Today, President Joe Biden has a rare opportunity for a do-over. Anger is boiling in Iran at increasing bread prices. The Russia-Ukraine war has disrupted much of Iran’s wheat imports, which had reached record levels even before the war. Much of the shortfall in domestic grain production, meanwhile, is due to regime corruption. The river ran dry in Isfahan last year, for example, not because of climate change but rather because the regime dispensed no-bid contracts to Islamic Revolutionary Guard Corps-owned companies to build unnecessary dams solely for the profit of the military.

During Nowruz celebrations for the Persian New Year, many Iranian city dwellers left home because raising prices and food scarcity — chicken is also in especially short supply — meant they could no longer offer the traditional hospitality that marks the holiday. Rumors, meanwhile, circulate on Iranian social media that the Iranian government is about to implement bread rationing. The government, for its part, rails against the bakery profiteers and promises subsidies to the poorest.

Bread riots have long been a third rail in Iran and elsewhere in the Middle East. Wheat shortages due to heavy snow forced the regime to deploy security forces across several northern provinces in 2008, while slashing subsidies led to deadly riots in Egypt in 1977 and again 40 years later. Many Iranians do not understand why they lack wheat when Khorasan, Iran’s northeastern province, has traditionally been a breadbasket for the region.

There has always been a socialist component to the Islamic Revolution. Revolutionary leader Ayatollah Khomeini and those surrounding him melded Islamism with various Marxist influences. The regime promotes a command economy while often rooting its decisions in an amorphous concept of social justice. Today, however, Iranian leaders have difficulty distracting the public with the rhetoric of class warfare when poor Iranians see the leadership rather than the disappearing middle class as the source of the problem.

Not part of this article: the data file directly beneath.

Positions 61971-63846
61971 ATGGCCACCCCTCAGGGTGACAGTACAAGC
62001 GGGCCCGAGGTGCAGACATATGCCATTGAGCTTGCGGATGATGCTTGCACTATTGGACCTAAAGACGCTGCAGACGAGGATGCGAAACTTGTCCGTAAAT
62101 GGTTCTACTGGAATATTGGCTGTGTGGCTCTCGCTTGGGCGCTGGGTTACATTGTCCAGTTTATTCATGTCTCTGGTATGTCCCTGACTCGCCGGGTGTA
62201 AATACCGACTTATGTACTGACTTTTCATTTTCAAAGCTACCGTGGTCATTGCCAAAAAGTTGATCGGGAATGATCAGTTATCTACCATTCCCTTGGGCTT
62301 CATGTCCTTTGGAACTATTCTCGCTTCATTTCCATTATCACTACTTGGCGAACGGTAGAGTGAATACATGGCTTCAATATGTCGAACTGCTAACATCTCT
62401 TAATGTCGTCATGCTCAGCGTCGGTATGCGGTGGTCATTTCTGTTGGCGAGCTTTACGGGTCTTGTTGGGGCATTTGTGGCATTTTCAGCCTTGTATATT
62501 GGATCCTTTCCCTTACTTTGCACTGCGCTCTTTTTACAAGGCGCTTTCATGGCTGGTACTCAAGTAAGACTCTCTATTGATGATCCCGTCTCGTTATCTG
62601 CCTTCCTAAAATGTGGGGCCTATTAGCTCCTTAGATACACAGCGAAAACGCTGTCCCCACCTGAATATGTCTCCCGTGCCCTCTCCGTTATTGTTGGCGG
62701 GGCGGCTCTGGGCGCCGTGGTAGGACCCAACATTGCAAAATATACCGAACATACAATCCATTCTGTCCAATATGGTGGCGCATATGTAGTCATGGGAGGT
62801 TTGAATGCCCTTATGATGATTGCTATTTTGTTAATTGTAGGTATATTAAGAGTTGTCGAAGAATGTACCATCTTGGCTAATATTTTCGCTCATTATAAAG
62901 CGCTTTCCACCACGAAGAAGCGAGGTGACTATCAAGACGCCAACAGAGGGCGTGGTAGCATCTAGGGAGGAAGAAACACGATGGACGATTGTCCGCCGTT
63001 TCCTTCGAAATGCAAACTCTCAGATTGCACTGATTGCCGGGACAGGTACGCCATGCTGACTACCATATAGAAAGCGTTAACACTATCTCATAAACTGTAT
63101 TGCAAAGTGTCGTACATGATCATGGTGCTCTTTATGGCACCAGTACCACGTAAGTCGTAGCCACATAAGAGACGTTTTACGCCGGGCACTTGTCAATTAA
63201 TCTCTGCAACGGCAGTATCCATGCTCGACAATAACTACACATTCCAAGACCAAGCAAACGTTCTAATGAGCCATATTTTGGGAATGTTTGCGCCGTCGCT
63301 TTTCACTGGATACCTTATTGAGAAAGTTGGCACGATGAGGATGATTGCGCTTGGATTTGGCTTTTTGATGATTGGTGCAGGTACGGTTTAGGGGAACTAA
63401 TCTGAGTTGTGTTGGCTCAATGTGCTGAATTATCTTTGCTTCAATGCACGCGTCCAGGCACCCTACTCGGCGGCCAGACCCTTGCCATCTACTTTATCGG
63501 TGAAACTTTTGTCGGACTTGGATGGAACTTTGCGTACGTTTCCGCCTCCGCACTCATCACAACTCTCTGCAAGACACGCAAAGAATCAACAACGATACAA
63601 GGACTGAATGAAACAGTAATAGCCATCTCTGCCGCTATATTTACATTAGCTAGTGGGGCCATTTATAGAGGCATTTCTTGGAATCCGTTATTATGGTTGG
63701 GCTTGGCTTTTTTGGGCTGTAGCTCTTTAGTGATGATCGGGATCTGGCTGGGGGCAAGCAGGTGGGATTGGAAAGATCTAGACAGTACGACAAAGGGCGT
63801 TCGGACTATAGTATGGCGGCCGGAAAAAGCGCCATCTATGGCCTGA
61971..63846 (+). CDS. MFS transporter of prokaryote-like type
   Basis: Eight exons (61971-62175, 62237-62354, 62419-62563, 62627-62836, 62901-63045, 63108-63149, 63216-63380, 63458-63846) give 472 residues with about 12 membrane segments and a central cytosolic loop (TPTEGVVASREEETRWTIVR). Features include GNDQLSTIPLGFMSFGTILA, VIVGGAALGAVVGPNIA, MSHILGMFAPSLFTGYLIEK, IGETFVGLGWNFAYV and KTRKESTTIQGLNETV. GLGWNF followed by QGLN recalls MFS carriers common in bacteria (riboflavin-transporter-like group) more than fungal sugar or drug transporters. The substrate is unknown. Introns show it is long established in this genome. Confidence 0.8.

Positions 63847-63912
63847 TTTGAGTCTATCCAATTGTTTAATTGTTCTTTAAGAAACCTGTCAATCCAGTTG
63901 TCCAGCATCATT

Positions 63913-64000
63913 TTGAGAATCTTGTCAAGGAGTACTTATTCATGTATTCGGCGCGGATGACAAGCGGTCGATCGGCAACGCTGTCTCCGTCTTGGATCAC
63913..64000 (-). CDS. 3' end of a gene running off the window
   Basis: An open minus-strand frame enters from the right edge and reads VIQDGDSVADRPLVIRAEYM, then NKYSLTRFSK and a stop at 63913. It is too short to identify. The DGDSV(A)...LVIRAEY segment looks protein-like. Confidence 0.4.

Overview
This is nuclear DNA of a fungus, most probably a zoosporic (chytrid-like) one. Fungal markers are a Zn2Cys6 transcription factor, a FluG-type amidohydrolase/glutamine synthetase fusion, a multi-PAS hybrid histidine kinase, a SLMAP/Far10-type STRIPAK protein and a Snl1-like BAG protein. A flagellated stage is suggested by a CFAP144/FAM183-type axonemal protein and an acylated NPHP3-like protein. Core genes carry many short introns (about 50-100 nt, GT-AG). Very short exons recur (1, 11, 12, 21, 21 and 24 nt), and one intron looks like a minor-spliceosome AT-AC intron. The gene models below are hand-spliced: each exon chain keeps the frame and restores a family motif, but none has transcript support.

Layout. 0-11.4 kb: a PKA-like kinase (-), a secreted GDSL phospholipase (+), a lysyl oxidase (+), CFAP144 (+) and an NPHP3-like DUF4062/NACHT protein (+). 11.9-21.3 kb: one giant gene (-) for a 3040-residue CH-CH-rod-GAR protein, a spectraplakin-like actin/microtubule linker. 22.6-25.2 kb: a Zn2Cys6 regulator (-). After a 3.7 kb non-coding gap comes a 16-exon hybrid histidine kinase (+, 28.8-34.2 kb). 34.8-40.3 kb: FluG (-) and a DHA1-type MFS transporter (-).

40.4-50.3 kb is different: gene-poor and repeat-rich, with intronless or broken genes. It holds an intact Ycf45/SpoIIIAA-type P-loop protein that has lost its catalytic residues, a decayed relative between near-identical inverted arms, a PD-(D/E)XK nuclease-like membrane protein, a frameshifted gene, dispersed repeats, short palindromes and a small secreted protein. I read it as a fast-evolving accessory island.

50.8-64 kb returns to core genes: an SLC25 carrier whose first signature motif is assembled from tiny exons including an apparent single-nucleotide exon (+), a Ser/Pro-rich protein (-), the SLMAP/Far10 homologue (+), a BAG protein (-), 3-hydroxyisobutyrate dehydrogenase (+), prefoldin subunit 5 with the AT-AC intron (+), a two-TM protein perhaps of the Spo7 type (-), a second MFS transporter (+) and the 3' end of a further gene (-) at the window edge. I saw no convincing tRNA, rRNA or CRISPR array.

Iran is a tinderbox, and rising bread prices and shortages could be the spark that sets off the conflagration.

As Iranians protest the regime that has failed to keep its promises and transformed Iran into an international pariah, the question for Biden is whether he will repeat Obama’s mistake and turn his back on the Iranian people in order to grease a process with the regime they hate. Alternately, he can stand aside and declare that the Iranian people have the same right to freedom and liberty as the Ukrainian and American peoples do.

Should Iranians control their own destiny, the nuclear impasse will fade away — first because it is the ideology of the regime that threatens and second because, economically and from an energy standpoint, there is no logical reason for Iran to invest in nuclear energy.

Let us hope that, as Iran erupts, Biden is farsighted enough to see the big picture and not repeat Obama’s mistakes.

Michael Rubin (@mrubin1971) is a contributor to the Washington Examiner’s Beltway Confidential. He is a senior fellow at the American Enterprise Institute.